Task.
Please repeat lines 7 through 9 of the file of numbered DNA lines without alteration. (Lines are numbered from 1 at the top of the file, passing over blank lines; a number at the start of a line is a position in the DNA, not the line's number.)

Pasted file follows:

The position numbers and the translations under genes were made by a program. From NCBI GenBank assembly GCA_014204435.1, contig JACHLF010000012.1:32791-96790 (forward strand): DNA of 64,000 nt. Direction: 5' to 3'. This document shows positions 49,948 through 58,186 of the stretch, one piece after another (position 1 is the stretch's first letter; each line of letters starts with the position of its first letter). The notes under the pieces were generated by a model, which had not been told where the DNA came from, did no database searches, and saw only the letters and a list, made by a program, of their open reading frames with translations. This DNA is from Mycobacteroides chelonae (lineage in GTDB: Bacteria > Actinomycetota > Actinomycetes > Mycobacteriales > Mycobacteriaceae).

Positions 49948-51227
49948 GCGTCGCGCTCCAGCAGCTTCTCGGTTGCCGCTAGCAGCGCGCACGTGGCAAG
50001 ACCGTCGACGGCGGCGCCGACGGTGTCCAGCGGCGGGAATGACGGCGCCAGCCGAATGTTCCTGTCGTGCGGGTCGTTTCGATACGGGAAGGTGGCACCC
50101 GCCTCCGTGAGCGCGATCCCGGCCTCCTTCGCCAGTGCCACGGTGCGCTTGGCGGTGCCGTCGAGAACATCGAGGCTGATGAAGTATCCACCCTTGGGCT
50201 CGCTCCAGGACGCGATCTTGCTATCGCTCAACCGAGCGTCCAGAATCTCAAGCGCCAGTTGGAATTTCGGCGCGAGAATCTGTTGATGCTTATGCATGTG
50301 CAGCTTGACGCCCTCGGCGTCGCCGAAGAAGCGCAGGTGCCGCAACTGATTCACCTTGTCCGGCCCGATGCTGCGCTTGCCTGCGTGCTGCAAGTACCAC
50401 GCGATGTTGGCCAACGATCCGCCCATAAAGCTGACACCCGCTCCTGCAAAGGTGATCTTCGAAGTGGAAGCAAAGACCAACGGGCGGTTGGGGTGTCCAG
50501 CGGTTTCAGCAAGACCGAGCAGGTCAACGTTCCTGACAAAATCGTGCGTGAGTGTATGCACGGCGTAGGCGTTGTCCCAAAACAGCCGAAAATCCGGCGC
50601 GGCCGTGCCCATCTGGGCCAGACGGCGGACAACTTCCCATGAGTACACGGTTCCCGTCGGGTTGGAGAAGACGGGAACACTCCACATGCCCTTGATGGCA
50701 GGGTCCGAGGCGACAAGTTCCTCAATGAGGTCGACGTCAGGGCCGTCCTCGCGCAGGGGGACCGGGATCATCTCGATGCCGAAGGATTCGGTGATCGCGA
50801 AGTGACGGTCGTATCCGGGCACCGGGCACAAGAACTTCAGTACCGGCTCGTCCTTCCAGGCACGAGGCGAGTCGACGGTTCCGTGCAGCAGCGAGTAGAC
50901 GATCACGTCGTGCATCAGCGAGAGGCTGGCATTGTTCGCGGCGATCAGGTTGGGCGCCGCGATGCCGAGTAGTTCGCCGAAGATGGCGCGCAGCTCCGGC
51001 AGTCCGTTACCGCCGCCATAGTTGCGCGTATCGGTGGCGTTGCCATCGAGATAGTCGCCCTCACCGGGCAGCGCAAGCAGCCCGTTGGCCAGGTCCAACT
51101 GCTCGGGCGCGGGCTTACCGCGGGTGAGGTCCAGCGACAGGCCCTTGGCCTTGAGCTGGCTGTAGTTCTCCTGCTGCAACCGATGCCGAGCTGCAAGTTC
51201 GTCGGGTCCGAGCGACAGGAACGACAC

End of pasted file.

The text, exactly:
50301 CAGCTTGACGCCCTCGGCGTCGCCGAAGAAGCGCAGGTGCCGCAACTGATTCACCTTGTCCGGCCCGATGCTGCGCTTGCCTGCGTGCTGCAAGTACCAC
50401 GCGATGTTGGCCAACGATCCGCCCATAAAGCTGACACCCGCTCCTGCAAAGGTGATCTTCGAAGTGGAAGCAAAGACCAACGGGCGGTTGGGGTGTCCAG
50501 CGGTTTCAGCAAGACCGAGCAGGTCAACGTTCCTGACAAAATCGTGCGTGAGTGTATGCACGGCGTAGGCGTTGTCCCAAAACAGCCGAAAATCCGGCGC